Until locks were installed to raise the level in the 1800s, the river was much shallower within the city most of the time, consisted of a small channel of continuous flow bordered by sandy banks. Today the depth is controlled and the entire width of the river between the built-up banks on either side is filled with water; the average flow of the river is low, only a few cubic metres per second, but much higher flows are possible during periods of heavy runoff. Special reservoirs upstream help to maintain a constant level for the river through the city, but during periods of extreme runoff significant increases in river level may occur. A severe period of high water in January 1910 resulted in extensive flooding throughout the city; the Seine again rose to threatening levels in 1924, 1955, 1982, 1999–2000, June 2016, January 2018. After a first-level flood alert in 2003, about 100,000 works of art were moved out of Paris, the largest relocation of art since World War II. Much of the art in Paris is kept in underground storage rooms.
A 2002 report by the French government stated the worst-case Seine flood scenario would cost 10 billion euros and cut telephone service for a million Parisians, leaving 200,000 without electricity and 100,000 without gas. In January 2018 the Seine again flooded. An official warning was issued on January 24 that heavy rainfall was to cause the river to flood. By January 27, the river was rising; the Deputy Mayor of Paris, Colombe Brossel, warned that the heavy rain was caused by climate change, that "We have to understand that climatic change is not a word, it's a reality." The basin area is 78,910 square kilometres, 2 percent of, forest and 78 percent cultivated land. In addition to Paris, three other cities with a population over 100,000 are in the Seine watershed: Le Havre at the estuary, Rouen in the Seine valley and Reims at the northern limit—with an annual urban growth rate of 0.2 percent. The population density is 201 per square kilometer. Periodically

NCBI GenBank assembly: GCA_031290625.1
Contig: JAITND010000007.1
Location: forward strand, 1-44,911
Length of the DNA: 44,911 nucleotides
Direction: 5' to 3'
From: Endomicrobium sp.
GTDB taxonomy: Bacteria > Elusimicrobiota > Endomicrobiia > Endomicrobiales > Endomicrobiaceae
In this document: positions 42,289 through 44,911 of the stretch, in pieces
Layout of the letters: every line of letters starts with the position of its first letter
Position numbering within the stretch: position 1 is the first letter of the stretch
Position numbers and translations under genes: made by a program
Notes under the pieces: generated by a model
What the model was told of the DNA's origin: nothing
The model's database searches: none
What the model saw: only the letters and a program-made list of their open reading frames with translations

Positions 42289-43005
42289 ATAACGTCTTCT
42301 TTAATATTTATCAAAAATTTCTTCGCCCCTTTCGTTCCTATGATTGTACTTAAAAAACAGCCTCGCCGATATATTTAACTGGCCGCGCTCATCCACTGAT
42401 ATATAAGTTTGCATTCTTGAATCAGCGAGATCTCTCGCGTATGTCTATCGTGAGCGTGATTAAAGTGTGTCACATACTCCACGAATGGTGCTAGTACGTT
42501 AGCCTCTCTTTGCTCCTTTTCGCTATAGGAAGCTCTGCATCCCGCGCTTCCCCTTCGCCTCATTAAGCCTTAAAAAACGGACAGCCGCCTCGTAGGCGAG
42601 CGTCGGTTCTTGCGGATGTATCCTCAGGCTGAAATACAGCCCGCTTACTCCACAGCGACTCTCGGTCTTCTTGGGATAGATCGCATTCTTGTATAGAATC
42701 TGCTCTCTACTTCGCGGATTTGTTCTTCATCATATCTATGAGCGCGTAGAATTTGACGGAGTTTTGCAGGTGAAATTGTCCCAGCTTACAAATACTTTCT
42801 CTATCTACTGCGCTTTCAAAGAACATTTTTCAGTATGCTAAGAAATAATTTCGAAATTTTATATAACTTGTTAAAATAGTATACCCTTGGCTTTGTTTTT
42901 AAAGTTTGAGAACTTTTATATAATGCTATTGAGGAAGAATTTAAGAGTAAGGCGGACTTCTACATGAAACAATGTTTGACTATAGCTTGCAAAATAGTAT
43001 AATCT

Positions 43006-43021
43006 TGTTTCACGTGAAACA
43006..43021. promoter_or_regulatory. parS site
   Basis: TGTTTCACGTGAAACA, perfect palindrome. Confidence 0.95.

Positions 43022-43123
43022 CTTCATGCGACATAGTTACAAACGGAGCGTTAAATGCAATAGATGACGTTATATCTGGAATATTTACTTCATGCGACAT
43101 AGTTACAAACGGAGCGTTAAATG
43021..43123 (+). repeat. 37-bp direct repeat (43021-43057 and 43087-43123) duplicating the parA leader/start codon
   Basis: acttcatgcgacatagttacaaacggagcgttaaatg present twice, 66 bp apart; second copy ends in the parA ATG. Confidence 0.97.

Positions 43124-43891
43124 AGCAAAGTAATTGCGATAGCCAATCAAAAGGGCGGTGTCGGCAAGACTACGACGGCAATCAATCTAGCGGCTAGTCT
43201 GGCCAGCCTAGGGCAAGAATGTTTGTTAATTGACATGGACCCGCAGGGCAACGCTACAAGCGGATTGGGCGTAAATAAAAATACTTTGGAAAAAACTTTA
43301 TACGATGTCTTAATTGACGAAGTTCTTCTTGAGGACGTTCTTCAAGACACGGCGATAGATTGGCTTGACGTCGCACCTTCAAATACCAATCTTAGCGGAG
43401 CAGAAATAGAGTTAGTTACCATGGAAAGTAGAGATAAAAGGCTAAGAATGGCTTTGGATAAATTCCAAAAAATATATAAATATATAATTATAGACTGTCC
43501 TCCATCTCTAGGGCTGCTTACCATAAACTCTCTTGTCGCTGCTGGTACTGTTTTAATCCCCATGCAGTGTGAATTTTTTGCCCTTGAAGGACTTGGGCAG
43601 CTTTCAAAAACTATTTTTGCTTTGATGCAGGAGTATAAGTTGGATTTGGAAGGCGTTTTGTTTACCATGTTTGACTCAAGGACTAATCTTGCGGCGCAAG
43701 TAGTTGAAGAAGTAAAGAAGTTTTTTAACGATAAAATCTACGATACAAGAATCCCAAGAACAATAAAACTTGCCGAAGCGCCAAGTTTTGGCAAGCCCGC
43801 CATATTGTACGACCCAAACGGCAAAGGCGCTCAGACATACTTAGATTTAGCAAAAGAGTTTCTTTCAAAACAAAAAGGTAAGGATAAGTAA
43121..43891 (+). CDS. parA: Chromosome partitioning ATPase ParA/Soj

World Heritage Site
A World Heritage Site is a landmark or area, selected by the United Nations Educational and Cultural Organization as having cultural, scientific or other form of significance, is protected by international treaties. The sites are judged important to the collective interests of humanity. To be selected, a World Heritage Site must be an classified landmark, unique in some respect as a geographically and identifiable place having special cultural or physical significance, it may signify a remarkable accomplishment of humanity, serve as evidence of our intellectual history on the planet. The sites are intended for practical conservation for posterity, which otherwise would be subject to risk from human or animal trespassing, unmonitored/uncontrolled/unrestricted access, or threat from local administrative negligence. Sites are demarcated by UNESCO as protected zones; the list is maintained by the international World Heritage Program administered by the UNESCO World Heritage Committee, composed of 21 "states parties" that are elected by their General Assembly.